MONTANA DEQ PROVIDES HARMFUL ALGAL BLOOM IDENTIFICATION AND REPORTING RESOURCES FOR WATER RECREATIONISTS
Cyanobacteria, also known as blue green algae, occur naturally in many on Montana’s freshwater systems. Harmful algal blooms (HABs) happen when these organisms grow rapidly, typically when nutrients are abundant and calm water is warmed by a long, hot growing season.
HABs can produce toxins that can cause skin irritation and illness in humans, pets, and livestock. In extreme cases, these toxins can even be lethal if ingested.
The Montana Department of Environmental Quality and Department of Public Health and Human Services HAB website includes resources for heading out on the water safely. You can:
- educate yourself on HABs: where to look & what to look for when you’re out on the water
- submit reports of suspected HABs – state or local health agencies will follow up
- review suspected HABs reported by others, including any associated health advisories or monitoring
Last year in Gallatin County, HABs were reported and confirmed on Hebgen and Hyalite Reservoirs. If you suspect a HAB-related illness in a person or animal, call Poison Control at 1-800-222-1222.
RECENT FLOODING MAY IMPACT DOMESTIC DRINKING WELL WATER QUALITY
Due to the recent flooding events in Gallatin and surrounding counties, residents who rely on a private well for water are strongly encouraged to test their well water for the presence of bacteria.
Wells in flood-impacted areas may be especially prone to contamination from bacteria as rising groundwater levels may interact with nearby septic systems.
Anytime a well has been inundated or the well user suspects contamination due to flood waters, they should follow several important steps to ensure that well water is safe for drinking and general use:
- Pick up well-water test kit from the GLWQD office
- Follow the instructions to collect a sample from your well water or from a home faucet
- Submit the samples to a state-certified laboratory for Bacteria testing (Total Coliform/E Coli.)
- If the well water sample comes up positive for E. Coli, follow well disinfection procedures, per the MSU Extension Water Quality office guidelines.
- As the effect of floods on well water can persist for months, follow up with routine testing to ensure your well water is safe for consumption.
The City-County Health Department has provided a few quick links to important topics, such as how to inspect your well and septic systems post-flood. Please click here or on the the link below the following image to be redirected to the guidance documents provided by the Health Department.
For more information on well-testing, please call the Local Water Quality District at (406) 582-3167 or the Gallatin City-County Health Department at (406) 582-3121.
For more information on flooding in Gallatin County, please visit the Gallatin County Emergency Management website: https://www.readygallatin.com/community-resources/preparedness-information/flooding-in-gallatin-county/
BOZEMAN SOLVENT STATE SUPERFUND SITE UPDATE
Kate Fry from the Montana Department of Environmental Quality delivered an update on the Bozeman Solvent Site State Superfund Remediation at GLWQD’s board meeting on Thursday, May 5th, 2022. A link to the slide presentation can be found HERE.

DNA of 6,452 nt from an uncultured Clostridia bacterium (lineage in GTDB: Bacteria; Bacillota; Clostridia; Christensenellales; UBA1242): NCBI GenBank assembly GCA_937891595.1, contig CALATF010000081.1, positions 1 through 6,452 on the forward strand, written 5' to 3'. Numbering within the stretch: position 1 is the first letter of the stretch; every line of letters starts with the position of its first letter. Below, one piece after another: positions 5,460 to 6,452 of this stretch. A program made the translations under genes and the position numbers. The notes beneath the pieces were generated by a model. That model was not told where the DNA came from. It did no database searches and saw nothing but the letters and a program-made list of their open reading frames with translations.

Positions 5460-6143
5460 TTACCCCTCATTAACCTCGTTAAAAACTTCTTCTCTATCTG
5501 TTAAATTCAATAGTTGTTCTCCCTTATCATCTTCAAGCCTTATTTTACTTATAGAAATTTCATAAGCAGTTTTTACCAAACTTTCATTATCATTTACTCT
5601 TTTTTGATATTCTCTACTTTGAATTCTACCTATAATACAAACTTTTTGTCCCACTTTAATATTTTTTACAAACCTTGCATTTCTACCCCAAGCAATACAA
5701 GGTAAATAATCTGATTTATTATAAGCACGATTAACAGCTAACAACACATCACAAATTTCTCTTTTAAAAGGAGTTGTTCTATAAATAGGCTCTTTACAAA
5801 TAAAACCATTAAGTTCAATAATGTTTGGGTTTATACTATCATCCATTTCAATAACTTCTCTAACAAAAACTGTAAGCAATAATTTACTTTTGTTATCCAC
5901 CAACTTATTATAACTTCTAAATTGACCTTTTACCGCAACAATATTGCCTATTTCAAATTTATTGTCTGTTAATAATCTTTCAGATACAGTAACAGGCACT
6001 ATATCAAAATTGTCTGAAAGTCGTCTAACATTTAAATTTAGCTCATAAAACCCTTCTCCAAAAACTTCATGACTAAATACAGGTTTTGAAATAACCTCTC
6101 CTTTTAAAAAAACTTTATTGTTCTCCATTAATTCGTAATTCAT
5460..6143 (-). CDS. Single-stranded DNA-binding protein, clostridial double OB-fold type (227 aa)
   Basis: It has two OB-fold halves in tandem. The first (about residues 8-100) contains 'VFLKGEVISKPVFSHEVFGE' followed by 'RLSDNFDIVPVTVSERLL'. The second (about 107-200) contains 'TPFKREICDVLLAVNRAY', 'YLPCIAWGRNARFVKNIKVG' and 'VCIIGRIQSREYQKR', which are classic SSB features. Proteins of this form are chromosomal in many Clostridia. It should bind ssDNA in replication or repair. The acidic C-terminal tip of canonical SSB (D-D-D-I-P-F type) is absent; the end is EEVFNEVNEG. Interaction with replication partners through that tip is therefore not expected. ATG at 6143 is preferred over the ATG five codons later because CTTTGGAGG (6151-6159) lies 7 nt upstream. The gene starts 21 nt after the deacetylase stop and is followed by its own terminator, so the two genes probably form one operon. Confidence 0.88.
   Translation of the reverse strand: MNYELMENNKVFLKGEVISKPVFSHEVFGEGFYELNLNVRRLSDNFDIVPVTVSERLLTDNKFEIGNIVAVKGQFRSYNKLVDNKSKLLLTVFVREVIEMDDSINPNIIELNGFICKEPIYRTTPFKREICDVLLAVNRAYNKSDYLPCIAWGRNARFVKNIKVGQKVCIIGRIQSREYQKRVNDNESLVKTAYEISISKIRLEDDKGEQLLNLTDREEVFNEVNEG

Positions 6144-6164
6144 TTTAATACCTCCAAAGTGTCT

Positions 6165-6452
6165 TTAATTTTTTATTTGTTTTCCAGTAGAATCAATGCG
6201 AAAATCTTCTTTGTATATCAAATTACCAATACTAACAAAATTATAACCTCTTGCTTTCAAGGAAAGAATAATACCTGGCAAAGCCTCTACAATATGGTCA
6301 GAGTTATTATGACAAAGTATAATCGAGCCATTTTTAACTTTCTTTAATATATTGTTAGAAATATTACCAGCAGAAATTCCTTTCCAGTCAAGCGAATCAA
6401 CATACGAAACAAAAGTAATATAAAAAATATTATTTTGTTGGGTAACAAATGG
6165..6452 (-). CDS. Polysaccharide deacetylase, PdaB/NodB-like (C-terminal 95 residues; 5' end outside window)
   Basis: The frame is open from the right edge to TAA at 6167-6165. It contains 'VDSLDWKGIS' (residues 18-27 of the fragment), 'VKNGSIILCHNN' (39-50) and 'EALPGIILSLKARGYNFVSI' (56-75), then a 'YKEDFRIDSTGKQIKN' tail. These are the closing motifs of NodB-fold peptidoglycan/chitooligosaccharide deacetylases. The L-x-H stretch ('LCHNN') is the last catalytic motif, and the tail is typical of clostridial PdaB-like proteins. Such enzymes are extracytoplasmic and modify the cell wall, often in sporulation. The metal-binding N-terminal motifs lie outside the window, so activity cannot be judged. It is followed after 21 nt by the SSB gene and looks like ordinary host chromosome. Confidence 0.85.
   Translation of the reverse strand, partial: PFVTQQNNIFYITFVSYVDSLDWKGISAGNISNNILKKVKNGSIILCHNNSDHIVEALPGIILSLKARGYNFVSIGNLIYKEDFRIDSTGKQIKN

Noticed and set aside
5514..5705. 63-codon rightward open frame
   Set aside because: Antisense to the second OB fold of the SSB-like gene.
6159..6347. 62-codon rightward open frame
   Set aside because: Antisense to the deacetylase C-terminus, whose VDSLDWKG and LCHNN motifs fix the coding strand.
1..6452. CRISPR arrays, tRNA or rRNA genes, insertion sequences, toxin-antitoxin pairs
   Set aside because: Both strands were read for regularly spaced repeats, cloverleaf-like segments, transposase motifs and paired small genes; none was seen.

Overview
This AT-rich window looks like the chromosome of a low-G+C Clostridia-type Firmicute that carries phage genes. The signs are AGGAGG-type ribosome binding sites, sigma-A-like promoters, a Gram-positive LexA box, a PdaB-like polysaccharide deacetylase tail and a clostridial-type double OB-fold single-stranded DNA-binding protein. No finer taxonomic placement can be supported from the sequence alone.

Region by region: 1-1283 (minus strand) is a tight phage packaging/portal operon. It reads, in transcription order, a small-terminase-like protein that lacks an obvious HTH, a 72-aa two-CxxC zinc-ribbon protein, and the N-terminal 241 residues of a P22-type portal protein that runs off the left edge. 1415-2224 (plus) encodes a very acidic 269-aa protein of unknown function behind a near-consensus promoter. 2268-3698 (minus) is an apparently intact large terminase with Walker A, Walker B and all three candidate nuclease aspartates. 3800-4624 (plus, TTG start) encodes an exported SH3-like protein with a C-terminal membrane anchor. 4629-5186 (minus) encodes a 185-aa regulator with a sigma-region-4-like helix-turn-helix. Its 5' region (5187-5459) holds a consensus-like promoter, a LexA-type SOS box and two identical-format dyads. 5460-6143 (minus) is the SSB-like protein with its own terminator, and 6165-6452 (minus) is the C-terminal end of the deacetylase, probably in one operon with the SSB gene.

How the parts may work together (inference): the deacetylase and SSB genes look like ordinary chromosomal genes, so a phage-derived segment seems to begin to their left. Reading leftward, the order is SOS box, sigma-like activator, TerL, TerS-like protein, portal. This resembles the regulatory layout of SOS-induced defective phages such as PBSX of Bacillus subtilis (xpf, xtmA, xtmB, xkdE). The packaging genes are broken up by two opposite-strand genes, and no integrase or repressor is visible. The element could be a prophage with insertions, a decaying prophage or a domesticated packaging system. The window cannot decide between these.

An audio recording of the meeting can be found HERE. Search ‘LWQD’ and choose the 05/05/2022 meeting on the Past Meetings tab.
2021 WATERSHED HEALTH SUMMARY – SURFACE WATER DATA AT A GLANCE
As part of the Surface Water Monitoring Network program, GLWQD develops regular Watershed Health Summaries that present surface water data from the Lower Gallatin Watershed in a non-technical format for all District residents.
To view the 2021 Watershed Health Summary, click HERE.
GALLATIN STREAM TEAMS IN THE NEWS
The Gallatin Stream Teams volunteer monitoring program was recently featured in the Bozeman Daily Chronicle. This recognition is well-deserved, as Stream Teams volunteers are an invaluable component of GLWQD’s data collection efforts for the Surface Water Monitoring Network program. To read the story, click HERE.
GLWQD PUBLISHES 2020 GALLATIN STATE OF THE WATERS REPORT
The Gallatin Local Water Quality District has published the 2020 Gallatin State of the Waters Report. This report is produced every five years to update District citizens on GLWQD’s recent work, and to highlight important findings. Hard copies of the Report are available at the GLWQD office. To view an electronic copy, click HERE.
STATE RELEASES GUIDANCE VALUES FOR MANGANESE IN DRINKING WATER
The Montana Department of Environmental Quality and the Montana Department of Public Health and Human Services have developed health-based guidance values for manganese in drinking water. Information on the health effects of manganese is an evolving science, and Montana is using a guidance value approach to help Montana families take voluntary steps to ensure that their drinking water is safe.
Because they are guidance values, there are no new or additional regulatory requirements for homeowners or public water systems, but District residents who use private wells as a drinking water source are encouraged to include manganese in their next recommended annual water quality screening. A DEQ/DPHHS factsheet can be found HERE. An associated derivation document is also available.
BIG SKY GROUNDWATER STUDY
A Montana Bureau of Mines and Geology (MBMG) Groundwater Investigation Program (GWIP) study is underway in the Upper Gallatin canyon area of Big Sky. To learn more about this study, take a look at the project fact sheet.
WELL OWNER’S REFRESHER: TAKING CARE OF YOUR GROUNDWATER VIDEO
This video, put together by Montana State University Extension Water Quality is a great resource for homeowners new to using a well and septic, or a great refresher for anyone. Check it out here: